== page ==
Trial & Error….

November 25, 2006


I,m still getting my head round this blog. I have had a go at trying to get pics into the sidebar thingies and played around with different settings and stuff.

It brings to mind my family motto:

“Semper in faciebus

Sumus sole

Profundum variat!”

We are always in the sh*t, its just the depth that varies!

Normal service will be continued soon I think!!

Friday Night…so far!

November 25, 2006


The shift started as it meant to go on…two minutes after “booking” on over the vehicle radio we got our first job. Called to a 28 female with “Severe Respiratory Distress” code Red cat A (this is according to the AMPDS system in our ambulance control which prioritises calls). Turns out she had a chest infection. Advice was given and she continued with the anti-biotics.

Next job was to a 84 year old female who was having a stroke. This turned out to be a T.I.A. (transient ischaemic attack – mini stroke or CVA – usually resolves itself quite quickly). The lady refused point blank to go to hospital. Her condition was complicated by her having diabetes (insulin dependant), hypertension (high blood pressure), previous mastectomy (breast removal – or part removal) and a colostomy (bowels evacuate, or open, via a stoma or opening in the abdominal wall into a special bag. During our checks with monitor, B.P., blood sugars etc and whilst questioning her it was revealed that she had not taken her blood pressure pills due to an upset stomach. We arranged for a doctors home visit and left her in the care of her daughter.

Next up was a gentleman who had been found at the bottom of his stairs by a carer. We was given the job as a fall….but where from we did not know yet. Arriving scene we found him on the floor at the foot of the stairs, not injured, having NOT fallen down the stairs but incredibly drunk. Again this chap refused hospital treatment. So we patched him up and left the carer to get him settled in bed.

We then got a call to another fall…again this was an elderly gentleman who was rat arsed!!! He had slipped onto the floor and his wife could not get him back on the chair. Again he did not want, or require, treatment at hospital.

Shortley after we attended a very large house with electric gates, gravel drive, numerous cars and a stunning garden (what we could see of it in the dark). The patient was a 38 year old with upper back pain, stabbing in nature. Once again we monitored and did all the normal observations. Whilst doing this he became pain free and declined to go to hospital.

Called to back up a crew with 2 patients from a street fight. One was reported unconscious. We got “stood down” before we arrived at scene.

By now me and my mate are thinking that we wont have to go to A/E at all tonight at this rate! Back at station and once the kettle boils….the alerter goes off!

Tasked to an elderly gent in a care home vomitting blood. On closer inspection the blood appears to be like “coffe grounds” (indicative of a possible ulcer). This chap is taken in to the A/E for assessment.

Then its back to base for a cup of tea and something to eat. Strange shift so far, just hope we dont get a late job!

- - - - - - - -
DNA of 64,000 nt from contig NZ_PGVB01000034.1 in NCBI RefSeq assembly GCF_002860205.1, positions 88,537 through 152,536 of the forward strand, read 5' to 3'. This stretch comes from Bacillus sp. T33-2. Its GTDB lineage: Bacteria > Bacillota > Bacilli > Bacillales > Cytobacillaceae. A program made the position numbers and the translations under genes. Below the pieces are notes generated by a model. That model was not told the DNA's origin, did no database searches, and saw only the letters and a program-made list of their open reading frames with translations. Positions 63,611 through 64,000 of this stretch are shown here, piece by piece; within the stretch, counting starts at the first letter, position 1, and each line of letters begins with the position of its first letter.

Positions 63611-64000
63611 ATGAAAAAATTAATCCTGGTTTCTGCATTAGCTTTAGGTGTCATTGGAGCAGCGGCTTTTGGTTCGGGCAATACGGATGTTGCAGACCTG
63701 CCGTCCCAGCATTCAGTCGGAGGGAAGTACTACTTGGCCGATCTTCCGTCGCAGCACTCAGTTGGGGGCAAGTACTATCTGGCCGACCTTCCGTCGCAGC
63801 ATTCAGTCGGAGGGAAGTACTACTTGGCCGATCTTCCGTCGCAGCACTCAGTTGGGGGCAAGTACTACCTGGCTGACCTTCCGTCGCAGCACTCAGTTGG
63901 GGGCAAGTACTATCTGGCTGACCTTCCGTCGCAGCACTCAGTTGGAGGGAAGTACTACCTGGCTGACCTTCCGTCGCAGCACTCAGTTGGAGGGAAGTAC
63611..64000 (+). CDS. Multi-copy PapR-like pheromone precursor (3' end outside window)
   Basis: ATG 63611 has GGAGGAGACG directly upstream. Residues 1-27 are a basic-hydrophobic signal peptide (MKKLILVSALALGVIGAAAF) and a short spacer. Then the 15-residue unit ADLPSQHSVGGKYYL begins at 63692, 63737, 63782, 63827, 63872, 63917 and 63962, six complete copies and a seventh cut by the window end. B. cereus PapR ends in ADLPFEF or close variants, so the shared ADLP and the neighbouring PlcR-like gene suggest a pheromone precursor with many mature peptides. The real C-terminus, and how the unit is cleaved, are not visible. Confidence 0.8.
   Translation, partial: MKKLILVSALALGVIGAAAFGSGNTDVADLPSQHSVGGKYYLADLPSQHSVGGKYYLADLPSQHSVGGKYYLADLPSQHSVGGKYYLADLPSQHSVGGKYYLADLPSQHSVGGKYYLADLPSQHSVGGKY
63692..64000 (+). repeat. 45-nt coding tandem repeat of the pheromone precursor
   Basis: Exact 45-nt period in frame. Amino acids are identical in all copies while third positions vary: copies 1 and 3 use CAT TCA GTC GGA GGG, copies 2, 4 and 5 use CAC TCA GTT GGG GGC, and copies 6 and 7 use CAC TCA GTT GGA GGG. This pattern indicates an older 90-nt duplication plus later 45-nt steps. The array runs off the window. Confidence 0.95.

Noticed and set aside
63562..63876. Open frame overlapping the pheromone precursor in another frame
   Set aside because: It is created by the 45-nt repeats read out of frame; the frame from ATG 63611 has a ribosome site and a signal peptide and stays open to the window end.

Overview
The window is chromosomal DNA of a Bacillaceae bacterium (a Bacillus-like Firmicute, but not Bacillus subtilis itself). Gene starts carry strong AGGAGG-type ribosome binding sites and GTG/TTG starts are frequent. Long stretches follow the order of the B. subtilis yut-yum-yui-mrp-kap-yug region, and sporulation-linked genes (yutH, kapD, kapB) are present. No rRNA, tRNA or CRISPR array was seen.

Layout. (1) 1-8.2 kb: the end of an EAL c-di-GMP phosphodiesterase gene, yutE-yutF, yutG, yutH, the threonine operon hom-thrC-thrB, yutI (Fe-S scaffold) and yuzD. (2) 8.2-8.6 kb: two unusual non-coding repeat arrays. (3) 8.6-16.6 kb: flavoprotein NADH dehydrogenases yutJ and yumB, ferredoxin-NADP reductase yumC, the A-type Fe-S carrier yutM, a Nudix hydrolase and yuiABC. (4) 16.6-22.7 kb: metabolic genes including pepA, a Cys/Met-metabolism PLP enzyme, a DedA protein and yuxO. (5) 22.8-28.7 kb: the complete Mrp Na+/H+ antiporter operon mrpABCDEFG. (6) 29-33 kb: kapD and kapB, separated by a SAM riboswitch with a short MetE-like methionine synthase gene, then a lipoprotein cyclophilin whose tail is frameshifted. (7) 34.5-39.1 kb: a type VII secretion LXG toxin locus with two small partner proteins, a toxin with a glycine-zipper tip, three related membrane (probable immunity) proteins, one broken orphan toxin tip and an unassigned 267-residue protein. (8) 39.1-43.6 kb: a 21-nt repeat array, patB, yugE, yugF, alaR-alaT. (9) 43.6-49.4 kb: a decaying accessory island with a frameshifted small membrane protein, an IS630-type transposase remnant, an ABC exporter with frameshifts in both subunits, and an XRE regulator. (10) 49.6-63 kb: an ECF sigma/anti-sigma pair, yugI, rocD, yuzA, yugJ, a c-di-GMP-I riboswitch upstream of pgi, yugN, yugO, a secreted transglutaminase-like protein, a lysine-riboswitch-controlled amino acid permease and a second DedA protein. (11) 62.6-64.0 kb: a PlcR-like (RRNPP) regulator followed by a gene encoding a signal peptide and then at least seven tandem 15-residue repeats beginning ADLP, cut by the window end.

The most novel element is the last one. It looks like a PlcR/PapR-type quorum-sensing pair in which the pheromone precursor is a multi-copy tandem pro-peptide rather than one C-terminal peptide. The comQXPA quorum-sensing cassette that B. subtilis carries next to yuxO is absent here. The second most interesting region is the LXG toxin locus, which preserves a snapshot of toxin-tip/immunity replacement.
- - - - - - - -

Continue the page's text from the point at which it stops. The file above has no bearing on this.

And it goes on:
The Dark Side….

November 24, 2006


Getting ready for another funfilled shift of night time shenanigans with the public.

I wonder….how many will be drink related?  What ever happened to being arrested for being “Drunk & Disorderly” or “Drunk & Incapable”?

Will I be able to use my Paramedic training in Advanced Trauma Life Support, pre-hospital thrombolysis, paediatrics, gynae, obstectrics and all the other advanced techniques/procedures that I have learnt?

Or will I be sorting out drug/alcohol fuelled night people who have drunk far too much (and now say their drinks been spiked) or the ones who are vomitting all over the place, or the unfortunate ones who get the “big hello” from someones size 9 boots or a knife?

We will see……..

Pre-Hospital Care-Pathways…

November 22, 2006



It still amazes me how many calls we get which do not require an ambulance yet the crew will still take the patient to A/E.

Now this can be due to many things:

  • the crew is erring on the side of caution.
  • easy way to get back to station (vehicle needs restocking/cleaning etc.)
  • crew are knackered from job overload and it takes time to arrange other agency response.
  • crew (or member of crew) has been bollocked for previous job where patient complained about been left.
  • easier to shift the responsibility to someone else ie A/E
  • RRV/RFU has told patient that the crew will take them to A/E. (even if patient does not need to go.)

These reasons are of an historical nature. In years gone by we were always expected to convey the casualty to A/E.

If anything went wrong during the pre-hospital phase (bag goes missing/meds get misplaced/patient is sick/relatives go to wrong A/E  /Doctors letter is lost on the ward!) then normally the blame was levelled at the crew (ambulance drivers!).

If for some reason a patient was left at home due to not been ill/injured, and then later does fall or become ill (which was totally unconnected to the original 999 call) then again the crew would cop it!

With the introduction of extended skills with Paramedic training and better education for all Ambulance Service staff, we have a better understanding of things and can make reasoned decisions based on patients presentation, the history, our experience or in easy cases according to a guideline/protocol.